The mechanism to do this could vary – for example the umbrella charity could manage an investment fund to invest into local charities, or work in partnership with a fund manager to help identify and support local charities where investment could be appropriate. This approach could also allow larger charities to invest some of their reserves into a fund to benefit the wider network and overall mission.
3) To facilitate transformation and/or consolidation across the network
Some federated charities are considering how to achieve closer working and transformation of their services to achieve both improved impact and operational efficiencies.
Access to upfront capital could help with this – for example by using investment to finance the development of shared back office systems or digital frontline services across the network.
Many charity federations have seen numerous closures and mergers in their networks over recent years – and as raised at our event in Trustees Week, social investment could play a role in facilitating planned mergers, rather than waiting until circumstances force merger. For federations who are moving towards consolidation, upfront investment could help fund some of the costs of transition, with repayments coming from reduced operating costs in the long term, and potentially income growth from the new larger organisations.
What’s the downside?
Using social investment through a federated structure could bring its own considerations – for example the potential change in the relationship between the umbrella body and the local charities – recognising that the accountability of the umbrella to its network will remain. Charities within a federation are often diverse in terms of size, strength of balance sheet, service development and potential for investment, and may collaborate more closely with other charities in a region than within its federation, so a one size fits all approach to a dedicated fund could be challenging, and could limit options for a local charity.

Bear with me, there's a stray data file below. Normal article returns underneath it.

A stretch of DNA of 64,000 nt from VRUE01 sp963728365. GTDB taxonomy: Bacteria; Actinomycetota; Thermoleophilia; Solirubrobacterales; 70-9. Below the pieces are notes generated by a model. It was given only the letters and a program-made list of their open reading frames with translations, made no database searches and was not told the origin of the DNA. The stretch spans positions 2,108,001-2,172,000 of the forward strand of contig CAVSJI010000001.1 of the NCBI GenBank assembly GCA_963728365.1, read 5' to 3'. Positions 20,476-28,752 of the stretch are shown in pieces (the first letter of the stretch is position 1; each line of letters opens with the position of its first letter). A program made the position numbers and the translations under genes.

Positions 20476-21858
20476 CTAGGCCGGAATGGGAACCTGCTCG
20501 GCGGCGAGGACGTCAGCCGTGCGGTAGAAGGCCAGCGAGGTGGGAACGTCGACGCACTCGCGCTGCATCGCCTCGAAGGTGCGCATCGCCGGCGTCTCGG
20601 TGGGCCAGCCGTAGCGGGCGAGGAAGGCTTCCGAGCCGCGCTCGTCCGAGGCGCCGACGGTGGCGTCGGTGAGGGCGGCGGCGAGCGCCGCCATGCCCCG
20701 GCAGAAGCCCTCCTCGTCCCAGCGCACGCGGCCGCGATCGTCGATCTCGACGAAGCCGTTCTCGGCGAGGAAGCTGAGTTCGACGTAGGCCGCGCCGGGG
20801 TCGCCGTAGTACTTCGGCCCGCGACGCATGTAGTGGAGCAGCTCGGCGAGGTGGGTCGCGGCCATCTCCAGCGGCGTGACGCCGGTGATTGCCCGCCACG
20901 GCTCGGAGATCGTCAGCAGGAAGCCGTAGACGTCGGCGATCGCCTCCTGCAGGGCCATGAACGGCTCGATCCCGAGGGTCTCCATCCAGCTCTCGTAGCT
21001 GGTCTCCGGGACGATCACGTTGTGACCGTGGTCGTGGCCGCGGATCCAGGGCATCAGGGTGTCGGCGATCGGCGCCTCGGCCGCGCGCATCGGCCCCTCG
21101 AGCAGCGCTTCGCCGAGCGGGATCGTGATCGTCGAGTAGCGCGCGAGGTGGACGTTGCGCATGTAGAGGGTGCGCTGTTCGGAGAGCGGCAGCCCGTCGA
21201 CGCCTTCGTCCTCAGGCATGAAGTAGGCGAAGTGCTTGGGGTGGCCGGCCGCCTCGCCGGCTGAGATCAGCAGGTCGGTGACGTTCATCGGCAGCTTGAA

Building up expertise and appetite for change across a network’s governance is likely to take time, and social investors need to better understand how these structures operate if they are to create appropriate ways for investment to be used in this context. And fundamentally, the basic question will still remain – how will any investment be repaid? Will the charity be in a better position to generate increased income/cost savings through this route?
Change beyond the money
Whether these approaches are relevant will depend on each organisation’s strategy – what’s the structure that’s right for them, and how will services be delivered in future? However, in our discussions there has been a sense that social investment could bring an exciting opportunity for federated charities – both to bring additional funding into a network, but beyond this, to help strengthen relationships, unlock traditional blocks to change, and focus on the common purpose that their charities are working towards.